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Species Account


USNM; Female; Det. C Musgrave; 'Ames, Ia.'; Coll.: E D Ball; Date: 7-26-19
i14240

USNM; Female; Det. C Musgrave; 'Ames, Ia.'; Coll.: E D Ball; Date: 7-26-19
i14241

USNM; Female; 'Columbia O.'; ex A. americana; Date: vii.20.48
i14242

USNM; Female; Det. C Musgrave; 'Ames, Ia.'; Coll.: E D Ball; Date: 7-26-19
NMW Image No. i14240

Scaphoideus luteolus van Duzee 1894f: 210

Membracoidea : Cicadellidae
Diseases Transmitted
American Elm yellows 16SrV-A Phytoplasma

Distribution Map
(simplified continental distribution)
Geographical Distribution:
North America

Recorded Distribution(s):
This species is widely distributed in the Eastern United States. In 1949, Baker (16) reported it from New Jersey, Pennsyl¬vania, Ohio, West Virginia, Kentucky, Tennessee, Mississippi, Kansas, Nebraska, Iowa, Missouri, Illinois, Wisconsin, and In¬diana. (Nielson, 1968)

Scaphoideus luteolus van Duzee 1894f: 210
Diseases Transmitted Pathogen Type
American Elm yellows 16SrV-A Phytoplasma
Crops Affected by Scaphoideus luteolus van Duzee 1894f: 210
Rice Citrus Carrot
Barley Apple Tomato
Maize (Corn) Pear Potato
Sugarcane Elm Strawberry
Wheat Palms Rubus
Sorghum Grapevine Papaya
Other (grasses/cereals) Ornamentals Peach

This species is a vector of elm phloem necrosis in the United States. Transmission of this virus was first reported by Baker in 1948 (15). A year later in 1949, he (16) confirmed results by duplicating previous tests. The leafhoppers were confined to diseased trees from 5 to 13 days and then transferred to healthy elms for 20 days. Five percent of the test trees were infected. In another experiment the insects transmitted the virus to 34 percent of the seedling trees after feeding on diseased sources for 20 days and test trees for 30 days. The incubation period of the virus in the insect’s body was not exactly determined, but evidently it was between 5 and 33 days.
(Nielson 1968)

This species is considered an important vector in the spread of this virus in elm in the United States.


(Nielson 1968)

Identification Plates
Scaphoideus luteolus


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Plate 1
Species Description

Length:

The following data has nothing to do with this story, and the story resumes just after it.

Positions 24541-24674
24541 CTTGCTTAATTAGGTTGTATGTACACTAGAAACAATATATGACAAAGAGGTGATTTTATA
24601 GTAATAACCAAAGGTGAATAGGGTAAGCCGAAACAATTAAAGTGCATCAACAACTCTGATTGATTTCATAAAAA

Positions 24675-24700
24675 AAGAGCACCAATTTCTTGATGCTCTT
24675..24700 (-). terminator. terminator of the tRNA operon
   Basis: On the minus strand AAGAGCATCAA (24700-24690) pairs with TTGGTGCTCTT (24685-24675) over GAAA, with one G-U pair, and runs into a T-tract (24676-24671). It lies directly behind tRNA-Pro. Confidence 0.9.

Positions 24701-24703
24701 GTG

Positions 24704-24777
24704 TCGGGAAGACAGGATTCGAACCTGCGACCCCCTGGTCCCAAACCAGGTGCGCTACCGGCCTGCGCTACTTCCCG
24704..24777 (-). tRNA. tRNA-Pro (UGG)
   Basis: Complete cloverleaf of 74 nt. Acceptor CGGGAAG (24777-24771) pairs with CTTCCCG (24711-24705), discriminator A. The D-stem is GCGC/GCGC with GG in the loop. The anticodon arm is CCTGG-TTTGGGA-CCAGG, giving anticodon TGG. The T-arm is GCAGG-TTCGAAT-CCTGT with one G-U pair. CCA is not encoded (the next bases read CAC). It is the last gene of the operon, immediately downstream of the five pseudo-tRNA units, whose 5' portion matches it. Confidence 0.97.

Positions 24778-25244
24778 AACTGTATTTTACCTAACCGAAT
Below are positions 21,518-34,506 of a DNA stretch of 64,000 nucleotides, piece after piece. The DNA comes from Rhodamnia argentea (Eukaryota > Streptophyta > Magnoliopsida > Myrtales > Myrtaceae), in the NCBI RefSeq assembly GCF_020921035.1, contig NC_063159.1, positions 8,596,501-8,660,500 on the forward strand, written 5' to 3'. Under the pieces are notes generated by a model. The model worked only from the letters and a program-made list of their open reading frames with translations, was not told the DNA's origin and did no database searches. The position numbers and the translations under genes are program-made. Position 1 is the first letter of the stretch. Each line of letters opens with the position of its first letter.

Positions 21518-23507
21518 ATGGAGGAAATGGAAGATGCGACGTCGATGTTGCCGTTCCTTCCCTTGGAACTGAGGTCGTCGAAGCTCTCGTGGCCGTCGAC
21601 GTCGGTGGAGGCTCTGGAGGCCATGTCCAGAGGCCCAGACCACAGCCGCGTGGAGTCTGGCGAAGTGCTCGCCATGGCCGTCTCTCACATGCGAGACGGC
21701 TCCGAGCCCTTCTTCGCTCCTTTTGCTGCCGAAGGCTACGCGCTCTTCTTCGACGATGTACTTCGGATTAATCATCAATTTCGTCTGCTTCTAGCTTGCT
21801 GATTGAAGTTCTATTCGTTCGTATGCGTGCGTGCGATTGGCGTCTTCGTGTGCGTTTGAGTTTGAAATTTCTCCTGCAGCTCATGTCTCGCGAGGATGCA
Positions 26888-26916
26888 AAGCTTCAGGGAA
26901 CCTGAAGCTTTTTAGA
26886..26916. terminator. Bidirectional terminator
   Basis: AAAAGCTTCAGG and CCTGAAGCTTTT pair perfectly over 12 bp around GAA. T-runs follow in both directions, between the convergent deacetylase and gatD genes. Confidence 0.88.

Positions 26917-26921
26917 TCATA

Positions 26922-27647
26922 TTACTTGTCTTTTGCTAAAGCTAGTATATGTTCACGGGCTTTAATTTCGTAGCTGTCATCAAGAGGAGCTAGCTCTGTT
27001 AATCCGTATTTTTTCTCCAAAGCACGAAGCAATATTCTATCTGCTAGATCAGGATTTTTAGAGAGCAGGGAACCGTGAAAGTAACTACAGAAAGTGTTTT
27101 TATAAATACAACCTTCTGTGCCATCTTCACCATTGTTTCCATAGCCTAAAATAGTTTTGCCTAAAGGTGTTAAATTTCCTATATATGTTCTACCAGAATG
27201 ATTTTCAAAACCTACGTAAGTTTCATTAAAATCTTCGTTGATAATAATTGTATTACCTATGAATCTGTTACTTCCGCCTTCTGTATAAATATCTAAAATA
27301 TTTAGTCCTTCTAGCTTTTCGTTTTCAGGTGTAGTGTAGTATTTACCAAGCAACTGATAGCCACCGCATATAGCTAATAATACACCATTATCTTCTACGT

Medium size, slender species. Length of male 4.50—4.70 mm., female 4.80—5.20 mm.
.

Colour:
General color golden brown. Crown brown with dark line on anterior margin; pronotum brown; elytra brown with few scattered, irregular ivory spots.
.

Genitalia:
Pygofer in lateral aspect about 11/2 times as long as wide, caudoventral margin produced posteriorly to broad, obliquely truncate lobe; aedeagus in lateral aspect extremely short, shaft constricted medially, broad circular band basally; apex compressed caudally to form thin ridge; gonopore terminal; paraphyses symmetrical, apex foot shaped; style in dorsal aspect with apices elongate; female seventh sternum in ventral aspect with lateral margins narrowed, caudal margin notched at middle.

Species Diagnosis

From titanus, to which it is similar in genital characteristics, luteolus can be distinguished by the caudal margin of the pygofer which is somewhat pointed caudoventrally, the style which is truncate apically, and the aedeagus which has a ventral process projecting apically in lateral aspect.

(Nielson 1968)

Ecology

Host Plant Activity Period (Months) Dormancy Generations
- -
Eggs -
Nymphs -
Adult -
One per year -
Continuous -
Variable -
Scaphoideus luteolus van Duzee 1894f: 210

Higher taxonomy

Kingdom Phylum Class Order Superfamily Family
Animalia Arthropoda Insecta Hemiptera
Suborder: Auchenorrhyncha
Infraorder: Cicadamorpha
Membracoidea Cicadellidae
Subfamily: Deltocephalinae
Scaphoideus luteolus van Duzee 1894f: 210
References
Nielson, M. W. 1968b. The leafhopper vectors of phytopathogenic viruses (Homoptera, Cicadellidae). Taxonomy, biology and virus transmission. United States Department of Agriculture Technical Bulletin . 1382 386 pp.
Record last updated - 12/09/2019